Gun Violence and Background Checks in Oregon

Support for the Second Amendment goes hand-in-hand with keeping guns away from criminals and other dangerous people. But prior to the passage of SB 41, loopholes in the law made it easy for dangerous people in Oregon to get guns, resulting in needless violence—from deadly domestic abuse to suicide and school shootings. Research shows that common-sense public safety laws reduce gun violence and save lives. This fact sheet brings together the findings of Everytown’s original investigations and analyses of relevant law enforcement and public health data to illuminate trends in gun violence and crime in Oregon prior to requiring background checks on all gun sales.

The Toll of Gun Violence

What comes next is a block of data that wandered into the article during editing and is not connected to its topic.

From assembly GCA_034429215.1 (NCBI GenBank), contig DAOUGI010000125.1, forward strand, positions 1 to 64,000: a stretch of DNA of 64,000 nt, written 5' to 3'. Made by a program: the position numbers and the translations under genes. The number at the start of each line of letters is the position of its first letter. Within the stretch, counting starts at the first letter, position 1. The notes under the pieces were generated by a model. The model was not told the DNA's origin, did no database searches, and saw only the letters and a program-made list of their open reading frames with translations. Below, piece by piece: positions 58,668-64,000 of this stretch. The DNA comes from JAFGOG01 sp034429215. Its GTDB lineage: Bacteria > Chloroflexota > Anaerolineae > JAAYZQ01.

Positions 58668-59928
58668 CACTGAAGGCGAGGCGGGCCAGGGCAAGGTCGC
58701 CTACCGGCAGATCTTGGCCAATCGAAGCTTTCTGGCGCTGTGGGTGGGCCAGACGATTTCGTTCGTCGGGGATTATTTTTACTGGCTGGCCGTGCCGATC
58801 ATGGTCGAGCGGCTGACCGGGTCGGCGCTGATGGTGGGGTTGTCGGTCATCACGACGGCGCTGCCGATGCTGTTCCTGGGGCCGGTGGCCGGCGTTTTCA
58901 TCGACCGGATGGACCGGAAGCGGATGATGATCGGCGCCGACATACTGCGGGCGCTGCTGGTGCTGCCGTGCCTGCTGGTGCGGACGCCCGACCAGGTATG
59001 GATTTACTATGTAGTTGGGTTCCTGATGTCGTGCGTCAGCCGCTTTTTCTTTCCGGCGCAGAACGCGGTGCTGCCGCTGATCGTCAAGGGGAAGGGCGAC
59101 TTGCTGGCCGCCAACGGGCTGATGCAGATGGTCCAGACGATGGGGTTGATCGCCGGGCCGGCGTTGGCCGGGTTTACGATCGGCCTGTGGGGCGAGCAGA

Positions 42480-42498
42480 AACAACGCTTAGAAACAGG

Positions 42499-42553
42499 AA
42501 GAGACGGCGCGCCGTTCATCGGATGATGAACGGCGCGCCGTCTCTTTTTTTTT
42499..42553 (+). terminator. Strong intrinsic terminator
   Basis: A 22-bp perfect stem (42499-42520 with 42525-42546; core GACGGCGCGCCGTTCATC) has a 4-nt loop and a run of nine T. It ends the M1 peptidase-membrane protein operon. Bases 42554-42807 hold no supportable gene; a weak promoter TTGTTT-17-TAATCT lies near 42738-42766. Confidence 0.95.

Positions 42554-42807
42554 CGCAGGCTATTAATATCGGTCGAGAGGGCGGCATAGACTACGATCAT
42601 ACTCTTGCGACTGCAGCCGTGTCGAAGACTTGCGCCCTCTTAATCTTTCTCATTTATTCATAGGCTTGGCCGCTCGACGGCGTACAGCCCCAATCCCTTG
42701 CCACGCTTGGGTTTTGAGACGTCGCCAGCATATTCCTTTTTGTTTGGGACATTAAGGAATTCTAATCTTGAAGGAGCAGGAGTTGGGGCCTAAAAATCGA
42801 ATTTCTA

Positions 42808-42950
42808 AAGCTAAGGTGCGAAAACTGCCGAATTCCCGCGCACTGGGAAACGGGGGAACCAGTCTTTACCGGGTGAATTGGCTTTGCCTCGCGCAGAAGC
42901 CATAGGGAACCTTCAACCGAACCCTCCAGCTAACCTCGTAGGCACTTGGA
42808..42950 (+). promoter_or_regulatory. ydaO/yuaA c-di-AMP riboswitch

In the last decade of available data, 567 Oregon residents were murdered with guns, and an additional 3,440 died in firearm suicides or accidents.Centers for Disease Control, “WISQARS” (Web-based Injury Statistics Query and Reporting System),” available at http://1.usa.gov/VTdKK9 (last accessed September 2014). More than half (54%) of suicides in the state were committed with guns.Ibid.

Dangerous people who never should have had a gun in the first place commit a significant share of gun violence. More than half of Oregon law enforcement officers who were shot to death between 1980 and 2014 were killed by individuals who were prohibited from possessing firearms.Everytown for Gun Safety Support Fund, “Oregon Law Enforcement Deaths and Illegal Guns,” March 26 2015, available at: http://every.tw/1BzKjQi.

A large number of Oregon guns wind up in the wrong hands, making Oregon a source of crime guns recovered in other states in the region. Between 2006-13, 4,232 guns originally purchased in Oregon were recovered by law enforcement from crime scenes in other states.Bureau of Alcohol, Tobacco, Firearms, and Explosives (ATF) trace data, available at: http://1.usa.gov/1stn8HY.